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Making a newspaper is a great way to learn more about a time period or even a specific day of a famous event. During our homeschooling years, we put together several, including a Jamestown settlement newspaper and a Victorian era newspaper.
This activity is perfect for an individual history project, but several students can also work together. Because there are so many different sections in a newspaper, there’s something for everyone, from the most advanced writer to the youngest child.
TIP: If your children are not especially familiar with newspapers, pick one up at the grocery store. Have them do this free Newspaper Scavenger Hunt (courtesy of Moms and Munchkins) before launching into their project!
Consider the period you are currently (or soon to be) studying. Your newspaper can center on a specific year, decade, or era. Whether children are working alone or together, their newspaper should include 5-8 articles or sections:
1. National news story
What was happening in the news at the time? (Consider political, social, and religious news of the day in your country of study.)
- Are you studying about Christopher Columbus? Then the national news story will probably be in Spain.
- Are you learning about the the Renaissance? Your national news story would be about events in Italy or France.
- Are you studying an American historical event? This news story needs to happen in the United States.
In addition to library books and other resources, web sites such as HistoryOrb.com, Animated Atlas, and Church History Timeline will help spark topic ideas. For specific help, try websites such as Roman Society, Elizabethan Era, Colonial Daily Life, or Victorian England.
Don’t forget to include a headline!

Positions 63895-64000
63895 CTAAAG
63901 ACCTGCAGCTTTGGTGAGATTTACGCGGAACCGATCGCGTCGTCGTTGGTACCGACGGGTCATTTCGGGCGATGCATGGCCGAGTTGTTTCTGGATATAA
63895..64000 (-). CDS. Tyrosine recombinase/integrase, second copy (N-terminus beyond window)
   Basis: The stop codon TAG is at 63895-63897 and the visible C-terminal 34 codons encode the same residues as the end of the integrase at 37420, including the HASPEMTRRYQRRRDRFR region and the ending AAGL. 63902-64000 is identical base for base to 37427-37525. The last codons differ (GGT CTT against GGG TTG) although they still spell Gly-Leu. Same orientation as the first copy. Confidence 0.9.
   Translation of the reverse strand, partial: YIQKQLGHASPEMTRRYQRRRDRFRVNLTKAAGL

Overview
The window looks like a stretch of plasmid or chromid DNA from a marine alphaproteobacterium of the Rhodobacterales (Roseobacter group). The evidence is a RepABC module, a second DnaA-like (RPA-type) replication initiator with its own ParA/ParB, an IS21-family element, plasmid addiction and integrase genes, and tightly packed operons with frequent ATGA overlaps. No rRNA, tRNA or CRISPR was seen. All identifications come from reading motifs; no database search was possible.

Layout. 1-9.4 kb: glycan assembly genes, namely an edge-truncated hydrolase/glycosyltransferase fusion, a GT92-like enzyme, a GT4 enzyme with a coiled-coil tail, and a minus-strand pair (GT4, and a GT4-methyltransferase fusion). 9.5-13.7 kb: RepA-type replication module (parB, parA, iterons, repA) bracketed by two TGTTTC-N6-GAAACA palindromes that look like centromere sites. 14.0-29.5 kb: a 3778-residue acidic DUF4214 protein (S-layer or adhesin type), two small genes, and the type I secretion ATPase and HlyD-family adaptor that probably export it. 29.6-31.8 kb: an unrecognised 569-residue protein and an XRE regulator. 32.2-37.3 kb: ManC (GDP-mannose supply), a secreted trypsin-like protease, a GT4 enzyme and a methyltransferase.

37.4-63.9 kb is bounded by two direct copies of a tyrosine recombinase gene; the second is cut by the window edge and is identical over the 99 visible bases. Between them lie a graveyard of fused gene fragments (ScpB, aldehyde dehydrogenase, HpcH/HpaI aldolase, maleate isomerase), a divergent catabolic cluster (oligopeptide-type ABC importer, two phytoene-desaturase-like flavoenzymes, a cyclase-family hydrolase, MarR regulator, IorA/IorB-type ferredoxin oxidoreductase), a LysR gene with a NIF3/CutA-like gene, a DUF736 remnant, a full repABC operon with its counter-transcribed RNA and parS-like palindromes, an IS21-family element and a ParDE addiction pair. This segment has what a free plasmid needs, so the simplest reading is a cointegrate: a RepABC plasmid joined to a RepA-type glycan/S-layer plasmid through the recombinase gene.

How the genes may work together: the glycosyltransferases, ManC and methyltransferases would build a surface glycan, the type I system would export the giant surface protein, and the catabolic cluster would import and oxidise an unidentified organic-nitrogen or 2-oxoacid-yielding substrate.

2. International news story
3. Letters to the Editor
Everyday citizens write letters to the newspaper expressing their opinions about current events. Your children might use this opportunity to tell why they think:
- the Church should not sell indulgences
- the Virginia Company is misleading new colonists
- Industrial-era factories shouldn’t hire child laborers
- the United States should practice isolationism
What sorts of jobs did people have during this time period? What were the common occupations of the day? What kinds of things did people buy and sell? Kids can do a little research to find answers to these questions. Then they can write:
- For sale ads
- Help-wanted ads (apprentices needed, etc.)
- Ads for lost animals, runaway slaves, traveling companions, etc.
5. Crossword or other puzzle
Most modern newspapers include games or puzzles for entertainment. Your children can put puzzles in their newspapers, too!
Crosswords are the most “educational” because they require the student to come up with clues. Invite children to come up with crossword vocabulary and appropriate clues that fit the time period. These websites will help them generate a printable puzzle:
6. Vital statistics
Newspapers often include information that tells more about the people of the day. Your kids might want to include vital statistics such as:
- Casualty lists during war times
This can be especially interesting when they report about real people. What important people were born? Did anyone of importance get married or die? Was a notorious crime committed during this era?
7. Miscellaneous sections or news
Likewise, most newspapers have sections that provide other types of information or amusement. Invite your students to consider including:
- Advice column
- Doctor’s column
- Comic strips or political cartoons
8. Photos or other images
In addition to articles and sections, it’s fun to include images! Try a site like Historical Stock Photos.com for free images you can download.
Edit: After posting this article, I received an email from the Historical Newspapers Database recommending Timothy Hughes Rare and Early Newspapers as a useful resource when creating your own historical newspapers. You and your students can look at pictures of real newspapers printed during the time period you’re researching.
Making a newspaper is a fun, educational way to practice new skills while writing across the curriculum. Have you ever had your children create a newspaper? What time period did you choose to write about?
Copyright 2012 © Kim Kautzer. All rights reserved.